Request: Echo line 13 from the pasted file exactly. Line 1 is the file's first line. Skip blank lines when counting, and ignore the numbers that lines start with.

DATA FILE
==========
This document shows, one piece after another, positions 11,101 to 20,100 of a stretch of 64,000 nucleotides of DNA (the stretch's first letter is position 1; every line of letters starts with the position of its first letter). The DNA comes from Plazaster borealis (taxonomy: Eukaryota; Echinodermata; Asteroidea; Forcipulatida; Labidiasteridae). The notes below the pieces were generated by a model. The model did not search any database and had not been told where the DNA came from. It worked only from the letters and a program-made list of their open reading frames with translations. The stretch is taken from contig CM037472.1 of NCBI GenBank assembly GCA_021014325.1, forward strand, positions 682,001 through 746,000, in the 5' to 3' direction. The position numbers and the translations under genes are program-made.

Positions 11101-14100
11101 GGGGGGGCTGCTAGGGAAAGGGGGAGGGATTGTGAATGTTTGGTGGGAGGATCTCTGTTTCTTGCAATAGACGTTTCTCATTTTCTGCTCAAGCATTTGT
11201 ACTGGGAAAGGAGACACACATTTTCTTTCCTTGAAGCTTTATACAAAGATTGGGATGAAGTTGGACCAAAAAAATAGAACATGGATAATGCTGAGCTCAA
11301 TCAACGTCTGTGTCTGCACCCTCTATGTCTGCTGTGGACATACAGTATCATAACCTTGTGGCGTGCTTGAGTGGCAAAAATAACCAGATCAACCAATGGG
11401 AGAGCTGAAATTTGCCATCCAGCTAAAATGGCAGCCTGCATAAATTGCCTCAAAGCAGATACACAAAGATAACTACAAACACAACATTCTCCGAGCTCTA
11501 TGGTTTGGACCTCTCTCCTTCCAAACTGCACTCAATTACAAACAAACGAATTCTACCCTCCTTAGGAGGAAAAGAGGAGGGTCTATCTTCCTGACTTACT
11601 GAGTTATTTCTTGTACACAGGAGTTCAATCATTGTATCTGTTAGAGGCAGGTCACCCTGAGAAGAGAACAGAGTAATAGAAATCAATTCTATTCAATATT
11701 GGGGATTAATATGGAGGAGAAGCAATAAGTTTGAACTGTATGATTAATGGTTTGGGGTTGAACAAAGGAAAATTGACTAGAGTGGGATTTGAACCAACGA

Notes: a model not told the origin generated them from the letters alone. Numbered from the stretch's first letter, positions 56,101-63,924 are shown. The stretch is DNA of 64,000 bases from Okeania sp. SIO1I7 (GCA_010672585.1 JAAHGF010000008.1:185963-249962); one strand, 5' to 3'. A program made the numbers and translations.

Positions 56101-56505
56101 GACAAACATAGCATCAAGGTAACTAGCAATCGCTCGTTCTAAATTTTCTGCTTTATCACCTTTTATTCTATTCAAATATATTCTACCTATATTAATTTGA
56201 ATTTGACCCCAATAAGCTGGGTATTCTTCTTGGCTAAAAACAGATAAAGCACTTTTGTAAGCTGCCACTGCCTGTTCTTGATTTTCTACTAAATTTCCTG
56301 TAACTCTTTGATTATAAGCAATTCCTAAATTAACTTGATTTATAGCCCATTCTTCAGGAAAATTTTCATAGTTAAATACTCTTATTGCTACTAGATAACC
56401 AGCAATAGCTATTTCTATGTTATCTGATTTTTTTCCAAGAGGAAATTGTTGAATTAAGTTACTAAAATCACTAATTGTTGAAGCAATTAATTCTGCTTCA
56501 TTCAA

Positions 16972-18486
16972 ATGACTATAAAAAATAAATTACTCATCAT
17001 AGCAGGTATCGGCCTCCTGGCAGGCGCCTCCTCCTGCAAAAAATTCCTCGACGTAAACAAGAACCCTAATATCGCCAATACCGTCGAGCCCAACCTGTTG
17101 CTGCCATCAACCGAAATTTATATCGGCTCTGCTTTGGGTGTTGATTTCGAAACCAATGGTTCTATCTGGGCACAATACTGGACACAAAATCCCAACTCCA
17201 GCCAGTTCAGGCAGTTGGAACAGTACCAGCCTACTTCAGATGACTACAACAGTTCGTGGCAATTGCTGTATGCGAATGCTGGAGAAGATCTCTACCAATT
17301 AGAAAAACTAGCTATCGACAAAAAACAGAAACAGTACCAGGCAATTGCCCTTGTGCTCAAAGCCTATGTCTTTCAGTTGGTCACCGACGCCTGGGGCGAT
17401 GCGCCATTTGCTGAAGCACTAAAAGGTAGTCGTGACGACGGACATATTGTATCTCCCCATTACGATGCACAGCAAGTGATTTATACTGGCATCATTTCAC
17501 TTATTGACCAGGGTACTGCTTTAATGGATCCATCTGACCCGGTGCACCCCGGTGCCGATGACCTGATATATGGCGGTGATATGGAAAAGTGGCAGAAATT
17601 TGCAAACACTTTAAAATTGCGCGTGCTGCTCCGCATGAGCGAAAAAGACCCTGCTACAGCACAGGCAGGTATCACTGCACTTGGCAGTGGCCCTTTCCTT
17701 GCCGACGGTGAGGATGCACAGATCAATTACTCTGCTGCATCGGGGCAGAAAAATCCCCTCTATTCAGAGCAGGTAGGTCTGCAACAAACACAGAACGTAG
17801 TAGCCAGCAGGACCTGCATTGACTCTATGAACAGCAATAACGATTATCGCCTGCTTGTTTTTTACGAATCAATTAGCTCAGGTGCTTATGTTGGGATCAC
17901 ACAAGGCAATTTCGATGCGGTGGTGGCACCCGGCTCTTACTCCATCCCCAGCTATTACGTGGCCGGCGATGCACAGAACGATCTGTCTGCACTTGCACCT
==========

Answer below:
56201 ATTTGACCCCAATAAGCTGGGTATTCTTCTTGGCTAAAAACAGATAAAGCACTTTTGTAAGCTGCCACTGCCTGTTCTTGATTTTCTACTAAATTTCCTG